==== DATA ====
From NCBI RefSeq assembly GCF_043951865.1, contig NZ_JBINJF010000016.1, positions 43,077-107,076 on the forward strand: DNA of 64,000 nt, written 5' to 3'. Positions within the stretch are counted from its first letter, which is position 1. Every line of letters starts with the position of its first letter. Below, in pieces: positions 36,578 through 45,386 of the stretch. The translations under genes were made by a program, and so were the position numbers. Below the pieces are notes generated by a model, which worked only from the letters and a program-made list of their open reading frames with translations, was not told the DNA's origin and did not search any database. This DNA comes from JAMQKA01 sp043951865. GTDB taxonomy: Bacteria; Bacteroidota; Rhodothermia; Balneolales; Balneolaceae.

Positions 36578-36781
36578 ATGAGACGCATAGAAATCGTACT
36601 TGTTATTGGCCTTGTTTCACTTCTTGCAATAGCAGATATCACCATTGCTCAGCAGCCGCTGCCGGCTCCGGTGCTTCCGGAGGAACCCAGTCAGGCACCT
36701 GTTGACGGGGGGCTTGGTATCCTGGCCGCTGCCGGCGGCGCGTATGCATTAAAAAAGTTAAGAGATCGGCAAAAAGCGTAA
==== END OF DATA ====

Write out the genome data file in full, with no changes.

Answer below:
From NCBI RefSeq assembly GCF_043951865.1, contig NZ_JBINJF010000016.1, positions 43,077-107,076 on the forward strand: DNA of 64,000 nt, written 5' to 3'. Positions within the stretch are counted from its first letter, which is position 1. Every line of letters starts with the position of its first letter. Below, in pieces: positions 36,578 through 45,386 of the stretch. The translations under genes were made by a program, and so were the position numbers. Below the pieces are notes generated by a model, which worked only from the letters and a program-made list of their open reading frames with translations, was not told the DNA's origin and did not search any database. This DNA comes from JAMQKA01 sp043951865. GTDB taxonomy: Bacteria; Bacteroidota; Rhodothermia; Balneolales; Balneolaceae.

Positions 36578-36781
36578 ATGAGACGCATAGAAATCGTACT
36601 TGTTATTGGCCTTGTTTCACTTCTTGCAATAGCAGATATCACCATTGCTCAGCAGCCGCTGCCGGCTCCGGTGCTTCCGGAGGAACCCAGTCAGGCACCT
36701 GTTGACGGGGGGCTTGGTATCCTGGCCGCTGCCGGCGGCGCGTATGCATTAAAAAAGTTAAGAGATCGGCAAAAAGCGTAA